Rep. George Gekas and Rep. Marge Roukema [letters, May 22, June 3] say that the bankruptcy bill recently passed in the House protects children owed support. It does not.

The bill gives credit card companies, auto lenders, finance companies and other commercial creditors greater claims during and after bankruptcy. It does not ensure that women and children will prevail over the collection departments of these powerful interests.

Reps. Gekas and Roukema note that the House bill moves child support from seventh to first priority. This sounds good -- but it doesn't mean that "child support will come first," even in the Chapter 7 liquidation cases to which the amendment applies.

Under the bill, secured creditors would be paid ahead of "priority" creditors. But the bill would give many secured creditors the right to much larger payments. Currently, secured creditors are entitled to receive only the value of their collateral; for the balance, they go to the end of the line with other unsecured creditors. A little-noticed provision of this bill would give many secured creditors the right to full payment. Even today, only 5 percent of debtors in Chapter 7 have any assets to distribute to priority creditors. Under the bill, most children will have "first priority" to nothing.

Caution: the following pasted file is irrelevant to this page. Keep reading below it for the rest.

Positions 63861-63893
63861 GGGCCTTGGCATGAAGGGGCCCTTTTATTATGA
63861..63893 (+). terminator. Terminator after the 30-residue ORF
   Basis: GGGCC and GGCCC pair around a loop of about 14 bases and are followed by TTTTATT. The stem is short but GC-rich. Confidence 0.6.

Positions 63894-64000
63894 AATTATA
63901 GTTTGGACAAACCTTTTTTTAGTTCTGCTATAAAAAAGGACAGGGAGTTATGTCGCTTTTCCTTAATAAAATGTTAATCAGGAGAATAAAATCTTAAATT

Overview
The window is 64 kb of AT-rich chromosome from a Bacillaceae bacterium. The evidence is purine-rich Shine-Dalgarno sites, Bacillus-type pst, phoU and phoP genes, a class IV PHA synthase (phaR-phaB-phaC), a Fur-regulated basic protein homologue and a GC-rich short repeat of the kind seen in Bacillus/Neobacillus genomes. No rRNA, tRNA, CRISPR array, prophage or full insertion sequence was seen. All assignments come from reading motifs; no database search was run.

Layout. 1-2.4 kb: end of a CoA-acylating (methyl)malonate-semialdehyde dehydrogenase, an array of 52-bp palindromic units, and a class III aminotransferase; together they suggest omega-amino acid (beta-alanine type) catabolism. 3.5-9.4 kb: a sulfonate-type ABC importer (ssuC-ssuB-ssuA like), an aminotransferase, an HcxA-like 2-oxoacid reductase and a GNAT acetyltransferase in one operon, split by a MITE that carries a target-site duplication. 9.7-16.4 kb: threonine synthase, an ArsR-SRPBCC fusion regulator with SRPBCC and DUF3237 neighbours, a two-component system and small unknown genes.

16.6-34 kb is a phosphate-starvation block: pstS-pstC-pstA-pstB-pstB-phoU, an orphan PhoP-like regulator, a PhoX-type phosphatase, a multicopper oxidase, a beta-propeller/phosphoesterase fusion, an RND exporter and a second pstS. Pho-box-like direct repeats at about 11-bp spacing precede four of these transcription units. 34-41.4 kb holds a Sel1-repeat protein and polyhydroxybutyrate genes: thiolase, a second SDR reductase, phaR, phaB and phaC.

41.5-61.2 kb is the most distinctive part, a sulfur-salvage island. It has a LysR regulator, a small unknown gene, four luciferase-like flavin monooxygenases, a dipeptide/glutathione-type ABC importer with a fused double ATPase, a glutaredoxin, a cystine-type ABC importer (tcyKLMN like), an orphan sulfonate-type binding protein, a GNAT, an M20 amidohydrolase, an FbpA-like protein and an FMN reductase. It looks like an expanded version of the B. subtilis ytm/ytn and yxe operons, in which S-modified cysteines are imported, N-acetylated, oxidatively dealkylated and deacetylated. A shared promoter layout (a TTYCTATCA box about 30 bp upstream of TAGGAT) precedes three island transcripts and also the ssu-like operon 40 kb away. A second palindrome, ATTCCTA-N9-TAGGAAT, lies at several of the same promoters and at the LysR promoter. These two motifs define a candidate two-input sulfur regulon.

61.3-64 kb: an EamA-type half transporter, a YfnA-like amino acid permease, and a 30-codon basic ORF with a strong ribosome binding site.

A similar problem undermines purported protections for child support in Chapter 13 bankruptcies. The House bill states that to get a Chapter 13 repayment plan approved and a discharge of certain other debts, debtors must pay all child support claims. But Chapter 13 plans also must provide for payments to secured creditors.

The Senate is expected to take up a similar bill soon. Senators must recognize that quick fixes won't protect children during and after bankruptcy.

JOAN ENTMACHER

Vice President and Director

Family Economic Security

National Women's Law Center

Washington